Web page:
Wolfgang Rihm: Europa nach dem letzten Regen

Wolfgang Rihm Europa nach dem letzten Regen
Europa nach dem letzten Regen

Wolfgang Rihm: Europa nach dem letzten Regen

Year of composition:
11 poems
Scored for:
for soprano, alto, tenor and orchestra
Wolfgang Rihm
Text author:
Durs Grünbein
soprano; alto; tenor
3 2 3 3 - 4 2 3 1 - timp, perc(3), hp, pno, str
Instrumentation details:
1st flute
2nd flute
cor anglais
1st clarinet in A
2nd clarinet in A
bass clarinet in Bb
1st bassoon
2nd bassoon
1st horn in F
2nd horn in F
3rd horn in F
4th horn in F
1st trumpet in C
2nd trumpet in C
1st trombone
2nd trombone
3rd trombone
1st percussion
2nd percussion
3rd percussion
violin I
violin II
Ein Kompositionsauftrag der Sächsischen Staatsoper Dresden
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Europa nach dem letzten Regen

The complete perusal score (PDF-preview)

Work introduction

An interview with Wolfgang Rihm on "Europa nach dem letzten Regen":

Mr. Rihm, how did you come across Durs Grünbein’s cycle of poems "Europa nach dem letzten Regen"?

For years, I’ve been reading everything Durs Grünbein writes. From the very beginning, his output has been characterized by a passion for form, through which his intellectual depth finds its first concrete expression. I admire that a lot … one important reason is probably that I only acquired the ability to create concise musical forms through a decades-long process of growth.

Anyway, I read the eleven poems of "Europa nach dem letzten Regen" in the collection "Nach den Satiren", and I knew immediately that I could create music to go with these words – because here the form wasn’t manifested in an irrefutably self-contained, closed composition. It seemed to be much rather an open, polymorphic proposition to a responding creative will: it seemed permissible to take up a dialogue.

What connects you with Durs Grünbein? Do there exist stylistic commonalities with Grünbein’s works?

Stylistic commonalities? That’s difficult to define. I myself am certainly not the kind of artist who displays an obvious style. Creations eventually become the sum of their stylistic potentialities, and it will surely be readable as a stylistic sphere by someone on the outside at some point in time. But for me, arriving at a concrete style is never the main motivation for my work. You might be able to compare individual procedures among artists. With Durs Grünbein, I recognize a knowledge, a keen feel for the history of his art. Perhaps I could compare this feel to my own. And neither of us kneels down tied and bound before self-referential, avant-garde principles. But in this respect, poetry was never nearly as dogmatic as was music.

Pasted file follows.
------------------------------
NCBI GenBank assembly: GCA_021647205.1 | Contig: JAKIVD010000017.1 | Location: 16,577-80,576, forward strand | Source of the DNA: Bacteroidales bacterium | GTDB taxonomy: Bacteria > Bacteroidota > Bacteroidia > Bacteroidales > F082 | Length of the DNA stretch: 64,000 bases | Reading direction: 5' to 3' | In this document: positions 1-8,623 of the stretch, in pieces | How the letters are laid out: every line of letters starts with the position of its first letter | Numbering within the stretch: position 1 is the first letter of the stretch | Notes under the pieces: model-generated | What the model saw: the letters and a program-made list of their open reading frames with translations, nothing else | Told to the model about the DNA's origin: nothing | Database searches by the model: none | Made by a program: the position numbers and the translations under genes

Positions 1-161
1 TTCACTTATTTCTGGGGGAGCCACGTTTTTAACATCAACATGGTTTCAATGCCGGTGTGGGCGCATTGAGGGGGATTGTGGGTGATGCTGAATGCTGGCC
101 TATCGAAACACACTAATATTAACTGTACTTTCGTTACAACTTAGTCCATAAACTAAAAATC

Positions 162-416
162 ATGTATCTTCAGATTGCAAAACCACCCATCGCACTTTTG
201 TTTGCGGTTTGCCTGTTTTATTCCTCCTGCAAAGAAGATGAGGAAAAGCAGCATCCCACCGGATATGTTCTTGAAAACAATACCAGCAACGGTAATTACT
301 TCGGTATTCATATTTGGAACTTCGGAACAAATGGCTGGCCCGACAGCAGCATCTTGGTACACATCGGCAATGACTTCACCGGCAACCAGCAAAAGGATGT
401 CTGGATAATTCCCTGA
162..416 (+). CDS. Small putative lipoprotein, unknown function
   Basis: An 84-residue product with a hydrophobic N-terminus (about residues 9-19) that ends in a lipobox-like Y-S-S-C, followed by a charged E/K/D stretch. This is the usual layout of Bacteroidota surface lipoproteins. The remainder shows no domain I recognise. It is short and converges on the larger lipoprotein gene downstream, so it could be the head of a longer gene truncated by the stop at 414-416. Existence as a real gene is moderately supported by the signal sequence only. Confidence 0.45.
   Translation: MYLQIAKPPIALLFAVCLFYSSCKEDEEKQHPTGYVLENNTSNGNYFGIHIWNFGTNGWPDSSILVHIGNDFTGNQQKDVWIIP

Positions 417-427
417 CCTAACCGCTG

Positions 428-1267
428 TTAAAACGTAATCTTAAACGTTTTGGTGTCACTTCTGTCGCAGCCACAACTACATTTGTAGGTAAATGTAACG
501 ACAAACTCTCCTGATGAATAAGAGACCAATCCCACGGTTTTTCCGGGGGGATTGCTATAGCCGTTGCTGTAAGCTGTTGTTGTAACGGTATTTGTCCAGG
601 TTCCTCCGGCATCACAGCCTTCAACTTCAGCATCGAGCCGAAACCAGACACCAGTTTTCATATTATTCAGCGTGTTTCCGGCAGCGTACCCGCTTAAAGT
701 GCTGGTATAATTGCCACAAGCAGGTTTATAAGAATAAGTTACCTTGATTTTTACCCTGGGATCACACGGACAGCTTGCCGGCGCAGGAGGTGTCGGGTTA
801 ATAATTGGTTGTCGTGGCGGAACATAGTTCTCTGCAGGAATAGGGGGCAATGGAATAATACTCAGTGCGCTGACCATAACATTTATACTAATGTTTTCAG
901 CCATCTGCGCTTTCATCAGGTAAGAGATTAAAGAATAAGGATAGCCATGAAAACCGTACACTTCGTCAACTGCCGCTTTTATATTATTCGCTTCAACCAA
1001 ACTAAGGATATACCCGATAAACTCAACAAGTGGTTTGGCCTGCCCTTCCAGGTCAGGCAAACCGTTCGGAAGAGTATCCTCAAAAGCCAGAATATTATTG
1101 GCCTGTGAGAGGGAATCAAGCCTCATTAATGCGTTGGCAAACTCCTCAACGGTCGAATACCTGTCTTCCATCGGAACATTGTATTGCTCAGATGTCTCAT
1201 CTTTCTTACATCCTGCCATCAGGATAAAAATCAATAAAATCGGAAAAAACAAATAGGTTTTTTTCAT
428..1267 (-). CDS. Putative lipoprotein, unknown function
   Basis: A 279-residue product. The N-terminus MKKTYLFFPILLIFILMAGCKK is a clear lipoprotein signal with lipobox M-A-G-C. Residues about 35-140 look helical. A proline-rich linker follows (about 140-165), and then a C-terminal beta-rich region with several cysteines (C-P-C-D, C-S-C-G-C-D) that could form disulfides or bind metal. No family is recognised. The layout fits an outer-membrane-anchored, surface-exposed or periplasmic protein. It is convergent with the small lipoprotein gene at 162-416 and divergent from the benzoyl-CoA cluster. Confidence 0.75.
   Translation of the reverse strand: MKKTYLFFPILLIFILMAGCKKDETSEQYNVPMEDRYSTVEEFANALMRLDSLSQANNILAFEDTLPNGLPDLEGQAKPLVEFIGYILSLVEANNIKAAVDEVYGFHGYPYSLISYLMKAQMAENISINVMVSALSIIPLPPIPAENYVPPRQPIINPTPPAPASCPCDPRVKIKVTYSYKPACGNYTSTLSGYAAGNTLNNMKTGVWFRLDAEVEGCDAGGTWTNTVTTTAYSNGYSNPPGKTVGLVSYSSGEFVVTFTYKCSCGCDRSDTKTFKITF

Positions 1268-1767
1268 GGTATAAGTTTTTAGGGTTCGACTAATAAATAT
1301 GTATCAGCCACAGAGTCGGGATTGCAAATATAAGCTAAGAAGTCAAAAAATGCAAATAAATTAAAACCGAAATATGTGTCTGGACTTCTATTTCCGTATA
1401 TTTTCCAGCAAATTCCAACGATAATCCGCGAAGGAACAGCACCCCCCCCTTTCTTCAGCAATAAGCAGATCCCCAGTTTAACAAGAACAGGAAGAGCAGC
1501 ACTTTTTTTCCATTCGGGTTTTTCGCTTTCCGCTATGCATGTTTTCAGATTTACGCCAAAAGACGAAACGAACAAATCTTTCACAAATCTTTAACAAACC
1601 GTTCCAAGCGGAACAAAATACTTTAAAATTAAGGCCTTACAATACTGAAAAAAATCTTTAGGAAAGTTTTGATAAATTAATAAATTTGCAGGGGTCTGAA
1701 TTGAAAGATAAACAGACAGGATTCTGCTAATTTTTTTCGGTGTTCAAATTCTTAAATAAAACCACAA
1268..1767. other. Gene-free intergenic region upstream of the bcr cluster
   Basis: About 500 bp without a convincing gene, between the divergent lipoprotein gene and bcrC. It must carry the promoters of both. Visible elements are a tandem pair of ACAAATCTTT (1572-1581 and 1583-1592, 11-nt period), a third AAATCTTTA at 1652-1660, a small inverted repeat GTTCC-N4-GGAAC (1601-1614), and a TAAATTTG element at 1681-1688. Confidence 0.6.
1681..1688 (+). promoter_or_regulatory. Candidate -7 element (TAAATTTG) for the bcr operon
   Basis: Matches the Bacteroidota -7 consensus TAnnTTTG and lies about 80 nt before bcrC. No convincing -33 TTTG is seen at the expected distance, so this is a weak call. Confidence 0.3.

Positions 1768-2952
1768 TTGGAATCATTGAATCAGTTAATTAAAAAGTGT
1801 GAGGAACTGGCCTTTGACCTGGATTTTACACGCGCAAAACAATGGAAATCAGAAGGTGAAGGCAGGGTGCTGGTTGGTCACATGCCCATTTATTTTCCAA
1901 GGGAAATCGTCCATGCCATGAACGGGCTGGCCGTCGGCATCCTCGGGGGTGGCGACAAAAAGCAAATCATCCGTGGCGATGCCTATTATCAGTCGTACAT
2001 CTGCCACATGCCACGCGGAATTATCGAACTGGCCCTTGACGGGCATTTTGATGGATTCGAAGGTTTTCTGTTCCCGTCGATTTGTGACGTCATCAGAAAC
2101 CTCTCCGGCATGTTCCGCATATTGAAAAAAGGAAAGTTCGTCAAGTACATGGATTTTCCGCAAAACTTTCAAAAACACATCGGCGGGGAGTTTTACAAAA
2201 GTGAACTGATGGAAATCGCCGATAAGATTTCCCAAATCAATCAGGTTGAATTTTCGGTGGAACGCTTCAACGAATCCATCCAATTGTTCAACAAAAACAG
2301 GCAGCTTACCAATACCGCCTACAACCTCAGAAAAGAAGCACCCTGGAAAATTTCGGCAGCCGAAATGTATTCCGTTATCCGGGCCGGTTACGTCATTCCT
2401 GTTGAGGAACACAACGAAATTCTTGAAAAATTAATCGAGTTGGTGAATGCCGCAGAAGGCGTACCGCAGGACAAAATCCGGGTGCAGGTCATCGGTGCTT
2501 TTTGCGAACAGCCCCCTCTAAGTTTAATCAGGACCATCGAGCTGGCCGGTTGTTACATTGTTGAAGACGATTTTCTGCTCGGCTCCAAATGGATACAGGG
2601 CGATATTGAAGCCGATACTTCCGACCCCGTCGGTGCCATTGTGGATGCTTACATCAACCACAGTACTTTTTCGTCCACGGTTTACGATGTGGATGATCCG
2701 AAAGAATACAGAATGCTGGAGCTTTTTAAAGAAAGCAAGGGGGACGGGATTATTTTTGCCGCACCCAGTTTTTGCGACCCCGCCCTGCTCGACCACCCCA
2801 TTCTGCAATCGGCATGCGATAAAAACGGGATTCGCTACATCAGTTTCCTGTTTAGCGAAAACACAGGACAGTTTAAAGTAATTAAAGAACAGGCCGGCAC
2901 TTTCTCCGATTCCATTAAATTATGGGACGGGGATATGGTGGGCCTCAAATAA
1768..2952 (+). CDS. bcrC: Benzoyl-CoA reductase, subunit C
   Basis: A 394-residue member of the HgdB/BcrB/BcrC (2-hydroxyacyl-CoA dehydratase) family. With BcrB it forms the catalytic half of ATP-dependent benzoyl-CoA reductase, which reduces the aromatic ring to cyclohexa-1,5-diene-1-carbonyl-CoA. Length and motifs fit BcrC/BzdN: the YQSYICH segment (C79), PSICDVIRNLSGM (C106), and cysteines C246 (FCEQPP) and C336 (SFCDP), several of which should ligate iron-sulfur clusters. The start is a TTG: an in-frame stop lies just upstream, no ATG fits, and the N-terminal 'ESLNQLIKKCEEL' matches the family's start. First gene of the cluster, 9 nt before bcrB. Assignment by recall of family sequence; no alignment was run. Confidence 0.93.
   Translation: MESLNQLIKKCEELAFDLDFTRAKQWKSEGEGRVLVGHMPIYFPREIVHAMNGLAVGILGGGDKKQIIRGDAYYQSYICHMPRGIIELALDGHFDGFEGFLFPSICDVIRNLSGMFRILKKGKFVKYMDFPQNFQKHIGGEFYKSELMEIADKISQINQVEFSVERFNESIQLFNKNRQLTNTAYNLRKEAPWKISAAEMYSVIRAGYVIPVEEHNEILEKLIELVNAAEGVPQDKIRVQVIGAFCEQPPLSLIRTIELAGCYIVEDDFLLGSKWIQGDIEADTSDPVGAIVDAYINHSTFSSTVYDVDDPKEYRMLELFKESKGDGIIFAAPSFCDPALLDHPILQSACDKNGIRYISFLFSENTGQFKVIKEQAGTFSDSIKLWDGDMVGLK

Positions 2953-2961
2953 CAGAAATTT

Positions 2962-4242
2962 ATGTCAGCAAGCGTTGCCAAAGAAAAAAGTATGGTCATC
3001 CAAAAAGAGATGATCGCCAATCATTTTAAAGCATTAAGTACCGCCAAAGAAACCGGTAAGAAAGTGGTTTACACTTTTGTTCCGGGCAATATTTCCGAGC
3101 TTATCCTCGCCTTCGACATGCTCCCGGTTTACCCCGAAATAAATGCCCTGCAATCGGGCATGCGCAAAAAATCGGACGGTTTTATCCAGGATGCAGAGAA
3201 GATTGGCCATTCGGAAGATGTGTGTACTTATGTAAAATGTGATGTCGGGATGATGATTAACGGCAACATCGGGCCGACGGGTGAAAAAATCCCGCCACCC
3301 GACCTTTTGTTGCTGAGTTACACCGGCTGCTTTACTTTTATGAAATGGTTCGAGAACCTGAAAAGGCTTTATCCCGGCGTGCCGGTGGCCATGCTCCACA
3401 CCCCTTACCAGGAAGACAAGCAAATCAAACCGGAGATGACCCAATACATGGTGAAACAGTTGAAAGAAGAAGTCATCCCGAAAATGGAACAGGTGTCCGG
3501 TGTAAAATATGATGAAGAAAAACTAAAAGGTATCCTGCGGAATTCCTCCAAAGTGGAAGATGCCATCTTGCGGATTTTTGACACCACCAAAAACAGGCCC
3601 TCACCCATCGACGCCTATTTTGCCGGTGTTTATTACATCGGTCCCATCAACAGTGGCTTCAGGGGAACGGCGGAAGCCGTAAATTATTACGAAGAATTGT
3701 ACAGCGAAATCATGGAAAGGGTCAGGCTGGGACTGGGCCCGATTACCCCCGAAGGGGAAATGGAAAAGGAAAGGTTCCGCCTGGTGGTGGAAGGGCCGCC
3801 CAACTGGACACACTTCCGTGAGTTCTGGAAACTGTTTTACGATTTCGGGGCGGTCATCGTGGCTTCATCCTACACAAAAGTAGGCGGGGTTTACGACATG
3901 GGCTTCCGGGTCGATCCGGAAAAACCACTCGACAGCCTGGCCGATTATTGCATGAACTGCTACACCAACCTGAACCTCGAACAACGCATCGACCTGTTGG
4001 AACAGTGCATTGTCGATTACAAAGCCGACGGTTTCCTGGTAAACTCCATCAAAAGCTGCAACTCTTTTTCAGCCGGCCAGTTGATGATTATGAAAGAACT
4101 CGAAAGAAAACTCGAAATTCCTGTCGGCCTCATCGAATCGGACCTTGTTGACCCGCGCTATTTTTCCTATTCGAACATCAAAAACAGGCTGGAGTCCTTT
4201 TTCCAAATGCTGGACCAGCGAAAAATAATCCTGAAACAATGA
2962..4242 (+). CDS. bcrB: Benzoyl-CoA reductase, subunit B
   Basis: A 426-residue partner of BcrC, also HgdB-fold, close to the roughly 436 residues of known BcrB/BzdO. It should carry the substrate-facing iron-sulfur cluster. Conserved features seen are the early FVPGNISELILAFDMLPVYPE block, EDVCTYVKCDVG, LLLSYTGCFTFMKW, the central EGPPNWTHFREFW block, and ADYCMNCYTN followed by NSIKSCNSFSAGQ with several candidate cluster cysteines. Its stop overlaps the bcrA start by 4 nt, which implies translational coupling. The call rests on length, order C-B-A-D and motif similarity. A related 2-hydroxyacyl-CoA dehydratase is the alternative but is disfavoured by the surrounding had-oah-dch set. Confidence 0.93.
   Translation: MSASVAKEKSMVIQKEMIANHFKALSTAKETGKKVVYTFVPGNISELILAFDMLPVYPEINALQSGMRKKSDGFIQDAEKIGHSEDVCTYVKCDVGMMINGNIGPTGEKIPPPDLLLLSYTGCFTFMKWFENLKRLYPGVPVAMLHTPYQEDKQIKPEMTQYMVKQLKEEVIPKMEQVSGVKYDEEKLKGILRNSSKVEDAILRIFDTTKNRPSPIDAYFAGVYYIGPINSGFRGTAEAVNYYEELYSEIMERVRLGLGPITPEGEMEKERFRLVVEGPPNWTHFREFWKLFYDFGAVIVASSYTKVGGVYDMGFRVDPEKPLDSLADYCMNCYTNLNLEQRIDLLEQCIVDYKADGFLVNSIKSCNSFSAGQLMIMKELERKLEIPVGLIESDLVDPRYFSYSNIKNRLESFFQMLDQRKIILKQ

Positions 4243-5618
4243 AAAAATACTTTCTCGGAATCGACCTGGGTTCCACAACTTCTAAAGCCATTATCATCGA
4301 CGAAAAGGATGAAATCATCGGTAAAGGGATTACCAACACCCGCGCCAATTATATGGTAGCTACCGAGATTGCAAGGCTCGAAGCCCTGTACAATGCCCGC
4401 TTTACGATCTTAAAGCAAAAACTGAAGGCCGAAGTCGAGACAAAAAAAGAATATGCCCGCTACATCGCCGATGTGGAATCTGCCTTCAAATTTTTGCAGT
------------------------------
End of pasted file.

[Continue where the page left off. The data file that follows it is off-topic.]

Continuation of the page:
How did you go about approaching the text? Did you perceive it more atmospherically, or did you take your inspiration from specific words, images, et cetera?

I tried to arrive at a sonic plot within which the text could appear distinctly – but not in an "interpreted" manner. Surely there are constellations here and there in which a word in the text orchestrates that which is heard. But the basic decision was to create a linear beauty running throughout, which subconsciously and at only a few places breaks out of the sound and becomes "alienated". Above all, I avoided pounding on the drums when the talk was of destruction. The downright threatening musical moments, on the other hand, tend to open up at the "wrong places" – as if some "remembering substance", no longer entirely possessed or controlled by the individual, had become active.

How did your composition come into being?

The composition came together quickly. I had actually been planning to set these poems for years, just without any particular ideas about the forces I’d use. When I was invited to compose a work for the Sächsische Staatskapelle, I decided to start from these poems. In doing so, I ended up deciding to have the tenor, as the narrating subject, interact with the two female voices, which would be "the substance of memory"; furthermore, I decided to compose one single stretch of music, without individual movements, and to quite consciously confine the orchestral forces to "conventional" limits. At one point while I was working, I wanted to provide each voice with its own little orchestra; later this became individual instruments (piano, accordion, harp), to be placed near each voice – but I gave all that up in order to arrive at the present result.

Why did you decide to compose the work straight through; in other words, to do without pauses between the individual poems?

Starting and stopping eleven times would have broken up the piece too much. Just imagine: folks coughing, squeaking seats, rustling programs and all that each time. Besides which, I wanted to go for a linear unity, in other words, to form an overall melodic flow that sets up tension between the individuality of consciously articulated memory and the historical subconscious. The formula of the beginning, "Spaceless, memory…", a dense, poetic summons formed from a word for constriction and a word for expansion, became a sort of musical ritornello for me; the formula turns up here and there between the poems, and sometimes even within them, as well as at the end. This music has become, if you will, the twelfth poem.

To what extent was your composing influenced by the specific sound of the Staatskapelle, with which you’ve been very well acquainted since their performance of your "Vers une Symphonie fleuve IV"?

Composing for this wonderful orchestra has got to be a singularly inviting pleasure for any composer. The warm strength of tone, the soloist-like presence – you start composing just thinking of it.

Interview conducted by Tobias Niederschlag. (© Sächsische Staatsoper Dresden, 2003)

World première

Sächsische Staatskapelle Dresden
Kent Nagano

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